# Help with complex integral

1. Jun 21, 2011

### Metric_Space

1. The problem statement, all variables and given/known data

Evaluate the integral along the path given:

integral(along a(t) of (b^2-1)/(b^2+1) db ) where a(t)=2*e^(it) , 0 <= t <= 2*pi

2. Relevant equations

none

3. The attempt at a solution

I am thinking of using the Residue Theorem.

I think there are poles at -i and +i.

But not sure what to do to show this explicitly.

2. Jun 22, 2011

### HallsofIvy

Staff Emeritus
Yes, the function
$$\frac{z^2- 1}{z^2+ 1}= \frac{z^2- 1}{(z+ i)(z- i)}$$
has simple poles at z= i and z= -i.

That is true because
$$\lim_{z\to i}\frac{z^2- 1}{(z+i)(z-i)}$$
does not exist while
$$\lim_{z\to i}(z- i)\frac{z^2- 1}{(z+i)(z-i)}= \lim_{z\to i|}\frac{z^2- 1}{z+ i}= i$$
and similarly at z= -i.

3. Jun 22, 2011

### Metric_Space

How can I use these facts to evaluate the integral?

4. Jun 22, 2011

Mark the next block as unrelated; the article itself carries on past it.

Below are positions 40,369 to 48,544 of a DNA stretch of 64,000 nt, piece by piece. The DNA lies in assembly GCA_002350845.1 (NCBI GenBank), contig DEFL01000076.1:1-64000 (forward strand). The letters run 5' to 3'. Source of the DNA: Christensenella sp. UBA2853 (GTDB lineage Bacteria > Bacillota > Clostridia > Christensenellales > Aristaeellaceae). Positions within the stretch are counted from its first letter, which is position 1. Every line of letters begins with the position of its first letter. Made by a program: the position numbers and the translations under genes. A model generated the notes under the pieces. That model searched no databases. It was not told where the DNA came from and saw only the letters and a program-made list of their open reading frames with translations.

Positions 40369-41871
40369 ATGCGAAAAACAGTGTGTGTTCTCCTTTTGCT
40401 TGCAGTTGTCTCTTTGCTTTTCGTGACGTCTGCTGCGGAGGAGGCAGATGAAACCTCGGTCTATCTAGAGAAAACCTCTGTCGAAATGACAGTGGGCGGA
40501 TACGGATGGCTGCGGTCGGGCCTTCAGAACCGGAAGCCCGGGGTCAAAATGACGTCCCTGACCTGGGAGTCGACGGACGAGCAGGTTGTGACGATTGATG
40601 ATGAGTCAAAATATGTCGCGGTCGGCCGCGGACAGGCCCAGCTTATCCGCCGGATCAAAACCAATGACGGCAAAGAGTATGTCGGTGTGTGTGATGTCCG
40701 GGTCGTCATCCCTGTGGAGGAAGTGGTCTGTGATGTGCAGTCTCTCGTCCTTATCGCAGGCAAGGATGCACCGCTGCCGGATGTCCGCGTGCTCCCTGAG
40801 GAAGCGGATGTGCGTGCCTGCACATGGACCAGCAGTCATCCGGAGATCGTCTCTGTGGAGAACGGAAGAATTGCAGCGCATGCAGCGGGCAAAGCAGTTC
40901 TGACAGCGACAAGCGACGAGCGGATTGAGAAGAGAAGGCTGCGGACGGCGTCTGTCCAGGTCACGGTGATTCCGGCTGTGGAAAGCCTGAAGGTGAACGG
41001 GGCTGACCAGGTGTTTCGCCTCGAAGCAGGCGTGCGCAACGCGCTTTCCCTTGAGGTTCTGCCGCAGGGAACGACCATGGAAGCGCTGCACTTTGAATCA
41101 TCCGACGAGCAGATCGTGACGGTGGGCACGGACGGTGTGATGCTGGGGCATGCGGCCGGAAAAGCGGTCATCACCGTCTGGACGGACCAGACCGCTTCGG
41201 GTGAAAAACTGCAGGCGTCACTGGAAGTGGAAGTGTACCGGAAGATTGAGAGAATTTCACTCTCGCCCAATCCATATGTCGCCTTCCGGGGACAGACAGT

### hunt_mat

You do know Cauchy's residue theorem right?
$$\oint_{\gamma}f(z)dz=2\pi i\sum\textrm{Res}(f(z);\gamma )$$

5. Jun 22, 2011

### Metric_Space

so the integral would be zero in this case since the residues are -i and i?

6. Jun 22, 2011

### hunt_mat

The contour is a circle of radius 2 centred on the origin, these poles certainly lie within that contour. Have you calculated the residues for the poles?

7. Jun 22, 2011

### Metric_Space

No, not sure how to...

8. Jun 22, 2011

### hunt_mat

To calculate the reside at i for example, compute:
$$\textrm{Res}(f(x);i)=\lim_{z\rightarrow i}(z-i)f(z)$$

9. Jun 22, 2011

### Metric_Space

Thanks....I think that helps!